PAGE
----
Authenticity recognizes itself in others. No fanfare or advertisements needed. People who have risen above mediocrity are rare, that’s why we seek each other out and enjoy pooling resources, ideas, and information.

      I wrote a very relevant piece here about avoiding mediocrity!


  2. p. ray

    I only got a chance to see this now. True words. Studying Buddhism, the idea of Balance is brought up a lot, but I take it in the form of interpersonal and intrapersonal relationships. When it comes to getting out there and “making a living” one should really hone in on their top skill and see where it can lead them. Depending on the skill, they can certainly branch out to other areas. I am a pretty good communicator, and that has led to theatre work, writing work, music work, teaching work and etc. Know your strength and make it your “strengths” sort of speak.

    Liked by 1 person

  3. Craig Washington

    Great topic. The biggest barrier to progress is finding ones “gift” and honing it properly. Achieving balance is also a dead-on soft skill-set. Early in my former carreer I considered myself a “front-line” supervisor type. I still am, but one of my biggest issues was the art of delegation. I’d become a micromanager. Concerning balance, my mentor advised that: Good managers needn’t be experts in everything and empower your people to become subject experts. This in turn allowed me to achieve “balance” in regards to becoming a better leader. Continuously honing one’s skill-set should be a continuous process, especially if one wants to remain competitive. Unbalanced-balance, as awkward as it sounds, fits perfectly.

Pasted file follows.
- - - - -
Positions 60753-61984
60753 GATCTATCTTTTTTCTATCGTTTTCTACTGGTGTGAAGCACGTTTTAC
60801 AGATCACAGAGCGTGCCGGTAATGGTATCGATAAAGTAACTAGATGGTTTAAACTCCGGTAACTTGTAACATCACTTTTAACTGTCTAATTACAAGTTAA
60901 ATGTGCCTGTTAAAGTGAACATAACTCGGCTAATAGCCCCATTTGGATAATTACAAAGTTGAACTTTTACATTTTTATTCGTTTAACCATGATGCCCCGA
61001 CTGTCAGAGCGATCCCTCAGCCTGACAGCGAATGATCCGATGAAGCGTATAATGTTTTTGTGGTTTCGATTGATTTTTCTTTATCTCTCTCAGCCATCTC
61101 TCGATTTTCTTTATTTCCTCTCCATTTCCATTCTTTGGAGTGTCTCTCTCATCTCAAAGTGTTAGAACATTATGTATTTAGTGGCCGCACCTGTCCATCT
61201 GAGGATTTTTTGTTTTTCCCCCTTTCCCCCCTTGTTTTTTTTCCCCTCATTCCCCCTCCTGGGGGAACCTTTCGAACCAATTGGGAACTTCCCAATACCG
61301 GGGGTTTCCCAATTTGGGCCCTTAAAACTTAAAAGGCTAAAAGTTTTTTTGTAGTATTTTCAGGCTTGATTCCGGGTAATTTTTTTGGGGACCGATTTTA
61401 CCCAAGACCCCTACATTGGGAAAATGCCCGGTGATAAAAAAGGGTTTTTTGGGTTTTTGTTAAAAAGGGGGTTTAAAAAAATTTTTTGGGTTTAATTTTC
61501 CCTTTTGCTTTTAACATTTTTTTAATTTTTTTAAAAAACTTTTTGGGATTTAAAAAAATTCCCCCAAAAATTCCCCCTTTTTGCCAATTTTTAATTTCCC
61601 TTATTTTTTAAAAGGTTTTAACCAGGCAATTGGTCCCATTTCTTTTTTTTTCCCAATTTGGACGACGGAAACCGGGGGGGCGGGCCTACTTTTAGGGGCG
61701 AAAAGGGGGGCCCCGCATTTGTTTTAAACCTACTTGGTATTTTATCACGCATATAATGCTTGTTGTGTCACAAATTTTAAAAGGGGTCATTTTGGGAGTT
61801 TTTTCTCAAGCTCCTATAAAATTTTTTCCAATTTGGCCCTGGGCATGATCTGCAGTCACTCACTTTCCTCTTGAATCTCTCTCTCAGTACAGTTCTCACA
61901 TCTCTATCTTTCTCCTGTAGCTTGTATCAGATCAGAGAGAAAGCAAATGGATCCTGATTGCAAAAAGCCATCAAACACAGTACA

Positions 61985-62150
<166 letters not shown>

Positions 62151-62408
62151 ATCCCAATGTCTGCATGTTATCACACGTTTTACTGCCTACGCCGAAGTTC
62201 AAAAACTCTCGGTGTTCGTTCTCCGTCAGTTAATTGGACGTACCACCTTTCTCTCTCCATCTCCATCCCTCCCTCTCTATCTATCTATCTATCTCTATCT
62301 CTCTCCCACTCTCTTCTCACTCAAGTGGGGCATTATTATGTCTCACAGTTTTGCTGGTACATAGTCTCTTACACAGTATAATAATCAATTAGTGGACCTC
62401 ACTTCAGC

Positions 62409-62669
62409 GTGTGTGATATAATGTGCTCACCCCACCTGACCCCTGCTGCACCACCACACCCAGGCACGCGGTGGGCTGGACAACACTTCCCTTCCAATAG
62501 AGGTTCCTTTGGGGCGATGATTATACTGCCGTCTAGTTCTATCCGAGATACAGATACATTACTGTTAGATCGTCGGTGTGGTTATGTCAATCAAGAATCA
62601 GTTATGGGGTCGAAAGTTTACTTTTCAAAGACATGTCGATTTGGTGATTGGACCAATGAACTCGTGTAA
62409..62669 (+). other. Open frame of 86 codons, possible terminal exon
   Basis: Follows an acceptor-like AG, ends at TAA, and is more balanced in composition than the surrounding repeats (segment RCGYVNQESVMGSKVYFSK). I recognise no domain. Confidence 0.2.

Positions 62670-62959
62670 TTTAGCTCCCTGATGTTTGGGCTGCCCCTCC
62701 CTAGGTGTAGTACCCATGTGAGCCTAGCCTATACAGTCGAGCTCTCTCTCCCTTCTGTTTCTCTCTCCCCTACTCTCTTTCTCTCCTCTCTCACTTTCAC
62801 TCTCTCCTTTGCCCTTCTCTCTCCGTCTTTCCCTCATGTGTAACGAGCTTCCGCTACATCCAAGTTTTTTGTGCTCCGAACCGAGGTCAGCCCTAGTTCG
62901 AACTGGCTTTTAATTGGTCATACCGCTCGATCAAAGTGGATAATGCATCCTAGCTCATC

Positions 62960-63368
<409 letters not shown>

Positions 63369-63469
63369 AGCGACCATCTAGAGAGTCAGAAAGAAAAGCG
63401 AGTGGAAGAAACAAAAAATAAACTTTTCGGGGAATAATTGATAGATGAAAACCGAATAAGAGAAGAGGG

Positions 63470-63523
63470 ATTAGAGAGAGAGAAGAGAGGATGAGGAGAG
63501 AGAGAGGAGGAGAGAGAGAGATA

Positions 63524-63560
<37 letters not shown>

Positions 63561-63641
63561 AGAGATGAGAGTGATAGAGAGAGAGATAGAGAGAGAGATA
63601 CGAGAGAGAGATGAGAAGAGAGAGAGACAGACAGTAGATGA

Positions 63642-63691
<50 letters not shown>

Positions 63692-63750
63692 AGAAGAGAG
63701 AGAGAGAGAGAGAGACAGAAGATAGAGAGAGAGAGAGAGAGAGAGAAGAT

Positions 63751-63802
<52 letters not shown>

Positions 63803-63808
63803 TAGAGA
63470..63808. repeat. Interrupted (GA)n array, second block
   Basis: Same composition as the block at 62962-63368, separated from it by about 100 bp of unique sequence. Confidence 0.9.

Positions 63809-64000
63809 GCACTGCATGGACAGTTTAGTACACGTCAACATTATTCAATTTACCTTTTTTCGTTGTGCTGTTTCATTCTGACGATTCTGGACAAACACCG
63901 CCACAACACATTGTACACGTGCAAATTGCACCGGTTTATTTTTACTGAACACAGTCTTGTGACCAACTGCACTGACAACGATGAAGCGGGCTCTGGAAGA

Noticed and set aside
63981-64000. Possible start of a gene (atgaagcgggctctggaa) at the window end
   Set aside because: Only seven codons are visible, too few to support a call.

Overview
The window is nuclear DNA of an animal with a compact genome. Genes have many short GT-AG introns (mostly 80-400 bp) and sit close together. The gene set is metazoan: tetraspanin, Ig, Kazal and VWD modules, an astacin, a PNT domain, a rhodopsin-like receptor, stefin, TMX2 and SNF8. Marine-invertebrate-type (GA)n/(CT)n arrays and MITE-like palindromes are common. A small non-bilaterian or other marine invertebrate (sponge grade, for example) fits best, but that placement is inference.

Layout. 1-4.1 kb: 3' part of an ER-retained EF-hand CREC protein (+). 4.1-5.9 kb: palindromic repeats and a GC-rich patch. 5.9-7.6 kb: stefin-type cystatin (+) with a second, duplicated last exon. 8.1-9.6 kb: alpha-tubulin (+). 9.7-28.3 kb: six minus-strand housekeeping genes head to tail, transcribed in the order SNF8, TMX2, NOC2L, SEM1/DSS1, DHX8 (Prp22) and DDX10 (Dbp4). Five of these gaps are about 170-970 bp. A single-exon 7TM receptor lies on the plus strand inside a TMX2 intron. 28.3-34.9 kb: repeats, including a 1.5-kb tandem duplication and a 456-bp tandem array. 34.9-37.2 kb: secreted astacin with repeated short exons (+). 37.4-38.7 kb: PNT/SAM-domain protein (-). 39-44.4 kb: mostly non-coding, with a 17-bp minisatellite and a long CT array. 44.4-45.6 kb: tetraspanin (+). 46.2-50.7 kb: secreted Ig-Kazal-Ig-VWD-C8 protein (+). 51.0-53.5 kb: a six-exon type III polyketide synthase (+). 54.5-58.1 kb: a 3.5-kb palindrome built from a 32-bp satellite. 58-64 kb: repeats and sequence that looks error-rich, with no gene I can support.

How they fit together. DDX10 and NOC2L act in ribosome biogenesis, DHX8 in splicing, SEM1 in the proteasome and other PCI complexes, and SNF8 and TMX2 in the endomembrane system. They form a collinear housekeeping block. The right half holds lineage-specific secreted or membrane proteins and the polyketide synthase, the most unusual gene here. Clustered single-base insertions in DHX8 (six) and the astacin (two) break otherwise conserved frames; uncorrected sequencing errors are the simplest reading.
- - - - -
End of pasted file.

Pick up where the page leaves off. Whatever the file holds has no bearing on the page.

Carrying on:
Liked by 1 person

    • YusefWateef

      One of the hardest things I had to learn as my career advanced was learning what I could and could not safely delegate. As an entrepreneur, it’s hard to trust anyone to manage anything because I was accustomed to managing everything myself!